USS Peleliu --
Marines and sailors with the 15th Marine Expeditionary Unit, and soldiers with the Japanese Ground Self-Defense Force packed their gear and loaded the USS Peleliu February 6, for an amphibious operation to be hosted at San Clemente Island, as a part of Exercise Iron Fist 2012.
The training encompasses all aspects of the Marine Air Ground Task Force during the amphibious landing on to the island and provides the Navy/Marine Corps team an opportunity to practice their craft. Exercise Iron Fist 2012 is a bilateral training exercise, which gives the 15th MEU a chance to demonstrate its amphibious capabilities to the Japanese.
Prior to this evolution, the MEU conducted various types of Marine Corps training to help better prepare for this exercise, including live-fire ranges, a staff planning exercise and helicopter training.
“This is my second time on ship,” said Lance Cpl. Joseph A. Ferguson, fire support man, 1st Air Naval Gunfire Liaison Company. “I’m excited to get out to the island,” added the 19-year-old native of Brentwood, Calif.
Ferguson works with the fire power control team, an element of the Marine Air Ground Task Force that will make its way out to San Clemente Island by way of Combat Rubber Raiding Crafts (pronounced ‘cricks.’) A CRRC is a small rubber boat used for moving troops to shore.
Once his team makes it to the island, the Marines, packed with about 60 pounds of gear each, have a 16-mile hike ahead of them before setting up an observation post. Once they establish their observation post, the Marines will be able to use close air support to attack targets and impact areas.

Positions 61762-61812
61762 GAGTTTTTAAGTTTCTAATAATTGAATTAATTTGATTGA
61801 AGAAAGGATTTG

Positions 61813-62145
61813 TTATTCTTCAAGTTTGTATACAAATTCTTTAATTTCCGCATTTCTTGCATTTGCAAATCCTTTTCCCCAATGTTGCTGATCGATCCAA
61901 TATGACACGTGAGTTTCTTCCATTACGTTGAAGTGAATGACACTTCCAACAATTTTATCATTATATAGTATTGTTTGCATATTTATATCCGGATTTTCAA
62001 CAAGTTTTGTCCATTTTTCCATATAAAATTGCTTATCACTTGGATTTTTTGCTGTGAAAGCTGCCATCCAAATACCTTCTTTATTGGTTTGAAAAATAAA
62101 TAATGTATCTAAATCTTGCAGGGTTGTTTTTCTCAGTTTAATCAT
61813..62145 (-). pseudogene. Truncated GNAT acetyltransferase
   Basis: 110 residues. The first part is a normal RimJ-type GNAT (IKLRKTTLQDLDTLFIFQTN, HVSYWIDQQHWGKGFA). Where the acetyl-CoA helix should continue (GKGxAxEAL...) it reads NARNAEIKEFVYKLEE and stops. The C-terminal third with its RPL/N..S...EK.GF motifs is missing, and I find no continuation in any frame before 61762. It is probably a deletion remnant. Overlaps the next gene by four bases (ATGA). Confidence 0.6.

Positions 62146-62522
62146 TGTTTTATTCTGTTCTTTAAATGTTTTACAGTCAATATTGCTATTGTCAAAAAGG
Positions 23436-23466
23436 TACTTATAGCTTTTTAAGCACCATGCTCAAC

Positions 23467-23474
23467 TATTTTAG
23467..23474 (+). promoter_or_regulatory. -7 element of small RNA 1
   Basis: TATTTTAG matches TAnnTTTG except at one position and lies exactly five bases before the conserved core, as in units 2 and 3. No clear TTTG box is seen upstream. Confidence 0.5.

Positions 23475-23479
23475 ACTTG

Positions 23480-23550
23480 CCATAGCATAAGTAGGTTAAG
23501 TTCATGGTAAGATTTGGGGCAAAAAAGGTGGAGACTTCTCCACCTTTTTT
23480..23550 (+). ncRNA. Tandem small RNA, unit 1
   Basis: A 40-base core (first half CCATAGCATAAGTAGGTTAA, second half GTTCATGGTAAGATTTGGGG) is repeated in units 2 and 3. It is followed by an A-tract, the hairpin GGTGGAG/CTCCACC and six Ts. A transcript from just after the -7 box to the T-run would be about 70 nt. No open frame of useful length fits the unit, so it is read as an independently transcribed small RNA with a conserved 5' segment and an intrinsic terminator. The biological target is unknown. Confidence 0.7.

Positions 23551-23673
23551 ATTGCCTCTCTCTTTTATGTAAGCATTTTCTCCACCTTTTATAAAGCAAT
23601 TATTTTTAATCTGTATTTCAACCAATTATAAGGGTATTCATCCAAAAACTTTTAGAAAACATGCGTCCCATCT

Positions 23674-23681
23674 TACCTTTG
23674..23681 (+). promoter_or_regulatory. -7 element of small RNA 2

For other Marines aboard the USS Peleliu, this is an opportunity to prepare for the upcoming deployment.
“I’m here to support the Aviation Combat Element,” said Cpl. Guadalupe Ortiz, avionics technician, Marine Medium Helicopter Squadron 364. “My job is to repair the different electronics on the CH-46 helicopter,” added the 22-year-old native of Laredo, Texas.
Ortiz has worked hard training in her craft prior to coming here. She has spent several long days conducting different flight operations to ensure the different electronics systems are functioning properly.
At the end of the day, being aboard a ship is a first time experience for most Marines. This exercise gives them a chance to learn the different customs and courtesies that come with being on a ship and working with their Navy counterparts.
The 15th MEU is currently training for a deployment scheduled for this summer.